Back in February 2013, when we started work on a new framework for web literacy, we chose to talk of a ‘standard’. This extended quotation from an upcoming post on DMLcentral explains why we may be moving away from that in 2014.
In October 2013 we released a Web Literacy Standard specification at the Mozilla Festival. The word ‘Standard’ here was not to be understood as a top-down, inflexible term, but the result of considered reflection by a community of stakeholders. It was something to rally around, a stake in the ground to show that this area is important to a range of educators, businesses, non-profits, and more. As we’ve done with the word ‘hack’ we’re attempting to rescue ‘Standard’, reimagining it as being something that can be co-created and negotiated by a community.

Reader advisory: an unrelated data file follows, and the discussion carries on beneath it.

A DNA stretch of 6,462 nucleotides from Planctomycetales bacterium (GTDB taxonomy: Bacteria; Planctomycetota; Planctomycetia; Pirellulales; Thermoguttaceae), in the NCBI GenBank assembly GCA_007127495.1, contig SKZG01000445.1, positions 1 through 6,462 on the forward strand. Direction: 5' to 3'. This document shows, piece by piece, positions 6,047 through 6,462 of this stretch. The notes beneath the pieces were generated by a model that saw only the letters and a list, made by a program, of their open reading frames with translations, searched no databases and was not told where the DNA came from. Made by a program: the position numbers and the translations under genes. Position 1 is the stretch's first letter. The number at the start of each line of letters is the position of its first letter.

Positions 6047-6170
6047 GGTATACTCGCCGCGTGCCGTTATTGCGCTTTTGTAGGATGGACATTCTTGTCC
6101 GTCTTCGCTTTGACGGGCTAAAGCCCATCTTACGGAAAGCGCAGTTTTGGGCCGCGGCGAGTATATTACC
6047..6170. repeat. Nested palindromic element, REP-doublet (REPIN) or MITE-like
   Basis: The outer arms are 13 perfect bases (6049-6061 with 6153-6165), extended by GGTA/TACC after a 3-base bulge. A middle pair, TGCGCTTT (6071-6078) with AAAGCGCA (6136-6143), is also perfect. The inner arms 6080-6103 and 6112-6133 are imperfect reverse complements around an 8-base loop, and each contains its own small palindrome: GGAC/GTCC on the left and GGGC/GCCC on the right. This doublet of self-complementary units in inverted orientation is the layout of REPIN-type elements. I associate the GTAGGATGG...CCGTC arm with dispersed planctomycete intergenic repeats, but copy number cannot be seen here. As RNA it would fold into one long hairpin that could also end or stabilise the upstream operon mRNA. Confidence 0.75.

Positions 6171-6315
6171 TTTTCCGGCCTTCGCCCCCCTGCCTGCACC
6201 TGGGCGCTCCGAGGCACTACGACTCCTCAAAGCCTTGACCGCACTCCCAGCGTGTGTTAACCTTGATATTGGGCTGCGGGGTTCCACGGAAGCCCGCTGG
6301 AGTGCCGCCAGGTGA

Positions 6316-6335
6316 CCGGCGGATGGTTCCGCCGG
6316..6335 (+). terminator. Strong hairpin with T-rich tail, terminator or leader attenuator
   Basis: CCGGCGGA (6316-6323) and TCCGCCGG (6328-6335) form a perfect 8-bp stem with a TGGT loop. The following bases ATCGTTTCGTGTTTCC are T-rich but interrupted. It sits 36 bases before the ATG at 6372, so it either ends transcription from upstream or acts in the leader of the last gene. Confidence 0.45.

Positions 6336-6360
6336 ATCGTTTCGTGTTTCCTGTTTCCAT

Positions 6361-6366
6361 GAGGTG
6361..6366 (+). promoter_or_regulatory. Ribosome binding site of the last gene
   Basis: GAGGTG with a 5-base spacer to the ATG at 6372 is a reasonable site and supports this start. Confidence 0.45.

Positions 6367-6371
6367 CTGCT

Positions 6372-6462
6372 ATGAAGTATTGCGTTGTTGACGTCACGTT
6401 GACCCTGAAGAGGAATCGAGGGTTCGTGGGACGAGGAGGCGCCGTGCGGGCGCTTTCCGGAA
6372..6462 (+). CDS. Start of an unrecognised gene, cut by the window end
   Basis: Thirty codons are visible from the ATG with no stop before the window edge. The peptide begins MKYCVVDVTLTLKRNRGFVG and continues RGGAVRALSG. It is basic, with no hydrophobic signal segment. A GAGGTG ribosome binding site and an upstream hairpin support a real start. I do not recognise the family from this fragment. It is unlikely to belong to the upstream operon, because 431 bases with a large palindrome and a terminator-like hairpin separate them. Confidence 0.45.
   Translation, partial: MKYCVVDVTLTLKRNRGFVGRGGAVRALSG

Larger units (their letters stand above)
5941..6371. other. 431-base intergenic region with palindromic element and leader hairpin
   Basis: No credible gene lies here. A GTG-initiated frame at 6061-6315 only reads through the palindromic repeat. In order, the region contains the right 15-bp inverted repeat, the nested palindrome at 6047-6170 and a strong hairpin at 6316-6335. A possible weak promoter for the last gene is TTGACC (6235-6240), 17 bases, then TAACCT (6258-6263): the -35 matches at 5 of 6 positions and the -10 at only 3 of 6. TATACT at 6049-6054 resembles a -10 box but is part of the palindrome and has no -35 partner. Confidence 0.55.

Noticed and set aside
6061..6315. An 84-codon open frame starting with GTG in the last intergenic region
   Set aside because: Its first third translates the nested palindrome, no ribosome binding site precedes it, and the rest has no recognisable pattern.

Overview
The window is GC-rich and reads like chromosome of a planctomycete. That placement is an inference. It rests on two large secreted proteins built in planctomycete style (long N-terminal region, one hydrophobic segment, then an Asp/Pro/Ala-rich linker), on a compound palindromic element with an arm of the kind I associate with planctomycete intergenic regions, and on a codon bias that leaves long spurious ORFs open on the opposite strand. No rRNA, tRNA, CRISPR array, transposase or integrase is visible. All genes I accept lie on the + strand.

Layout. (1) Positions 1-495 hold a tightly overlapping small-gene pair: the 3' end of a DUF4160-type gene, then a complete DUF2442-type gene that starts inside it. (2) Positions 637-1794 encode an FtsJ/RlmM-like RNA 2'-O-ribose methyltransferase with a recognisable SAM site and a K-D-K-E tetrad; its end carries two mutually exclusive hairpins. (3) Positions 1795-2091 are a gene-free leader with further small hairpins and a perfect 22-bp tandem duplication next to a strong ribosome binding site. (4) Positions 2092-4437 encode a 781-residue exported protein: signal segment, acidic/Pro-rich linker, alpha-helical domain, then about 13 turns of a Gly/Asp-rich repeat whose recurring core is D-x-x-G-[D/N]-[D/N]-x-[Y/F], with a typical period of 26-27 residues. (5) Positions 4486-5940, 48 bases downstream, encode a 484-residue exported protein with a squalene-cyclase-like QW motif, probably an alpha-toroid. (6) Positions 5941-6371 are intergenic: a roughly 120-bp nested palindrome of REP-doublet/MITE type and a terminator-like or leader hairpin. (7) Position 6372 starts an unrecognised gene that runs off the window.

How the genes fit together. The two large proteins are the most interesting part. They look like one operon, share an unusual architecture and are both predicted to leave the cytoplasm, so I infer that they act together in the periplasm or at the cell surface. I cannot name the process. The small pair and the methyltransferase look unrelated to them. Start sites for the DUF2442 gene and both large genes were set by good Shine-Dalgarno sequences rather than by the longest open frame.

Now that we’re working with organisations on adoption of the Standard we’ve come to realise that there’s a lot of baggage that comes with that particular word - both in the world of technology and the world of education. The Web Literacy Standard community is wondering, therefore, whether changing terminology to ‘Web Literacy Map’ in 2014 may be beneficial. Mozilla is on a mission to make the world more web literate and if we can remove barriers to adoption, then we should do just that. Just as Paolo Freire saw traditional literacy as emancipatory, so too web literacy is of fundamental importance for understanding the increasingly blended world around us.
We’ll be discussing this on upcoming community calls. Do join the debate!